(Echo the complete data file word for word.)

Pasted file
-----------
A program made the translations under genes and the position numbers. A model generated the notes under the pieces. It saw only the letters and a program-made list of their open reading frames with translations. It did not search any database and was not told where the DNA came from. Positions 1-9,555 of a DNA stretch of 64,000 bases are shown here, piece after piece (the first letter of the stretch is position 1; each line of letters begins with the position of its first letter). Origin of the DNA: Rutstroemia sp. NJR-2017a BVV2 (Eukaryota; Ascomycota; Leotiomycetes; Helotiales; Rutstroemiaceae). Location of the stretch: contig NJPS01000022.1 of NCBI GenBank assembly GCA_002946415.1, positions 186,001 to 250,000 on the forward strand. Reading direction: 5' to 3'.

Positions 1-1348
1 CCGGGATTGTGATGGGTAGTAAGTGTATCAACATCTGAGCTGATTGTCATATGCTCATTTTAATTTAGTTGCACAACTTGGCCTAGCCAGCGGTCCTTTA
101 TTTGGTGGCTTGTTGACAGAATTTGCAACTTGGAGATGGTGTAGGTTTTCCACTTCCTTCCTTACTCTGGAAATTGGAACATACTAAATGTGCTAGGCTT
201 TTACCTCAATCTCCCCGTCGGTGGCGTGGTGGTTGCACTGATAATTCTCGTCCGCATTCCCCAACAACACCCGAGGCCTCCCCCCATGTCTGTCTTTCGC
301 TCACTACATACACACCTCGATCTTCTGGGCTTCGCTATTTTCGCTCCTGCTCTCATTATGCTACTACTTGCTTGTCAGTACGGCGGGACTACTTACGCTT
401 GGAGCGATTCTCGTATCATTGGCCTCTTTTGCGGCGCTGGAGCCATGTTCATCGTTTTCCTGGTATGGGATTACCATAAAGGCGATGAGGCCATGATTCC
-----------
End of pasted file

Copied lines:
A program made the translations under genes and the position numbers. A model generated the notes under the pieces. It saw only the letters and a program-made list of their open reading frames with translations. It did not search any database and was not told where the DNA came from. Positions 1-9,555 of a DNA stretch of 64,000 bases are shown here, piece after piece (the first letter of the stretch is position 1; each line of letters begins with the position of its first letter). Origin of the DNA: Rutstroemia sp. NJR-2017a BVV2 (Eukaryota; Ascomycota; Leotiomycetes; Helotiales; Rutstroemiaceae). Location of the stretch: contig NJPS01000022.1 of NCBI GenBank assembly GCA_002946415.1, positions 186,001 to 250,000 on the forward strand. Reading direction: 5' to 3'.

Positions 1-1348
1 CCGGGATTGTGATGGGTAGTAAGTGTATCAACATCTGAGCTGATTGTCATATGCTCATTTTAATTTAGTTGCACAACTTGGCCTAGCCAGCGGTCCTTTA
101 TTTGGTGGCTTGTTGACAGAATTTGCAACTTGGAGATGGTGTAGGTTTTCCACTTCCTTCCTTACTCTGGAAATTGGAACATACTAAATGTGCTAGGCTT
201 TTACCTCAATCTCCCCGTCGGTGGCGTGGTGGTTGCACTGATAATTCTCGTCCGCATTCCCCAACAACACCCGAGGCCTCCCCCCATGTCTGTCTTTCGC
301 TCACTACATACACACCTCGATCTTCTGGGCTTCGCTATTTTCGCTCCTGCTCTCATTATGCTACTACTTGCTTGTCAGTACGGCGGGACTACTTACGCTT
401 GGAGCGATTCTCGTATCATTGGCCTCTTTTGCGGCGCTGGAGCCATGTTCATCGTTTTCCTGGTATGGGATTACCATAAAGGCGATGAGGCCATGATTCC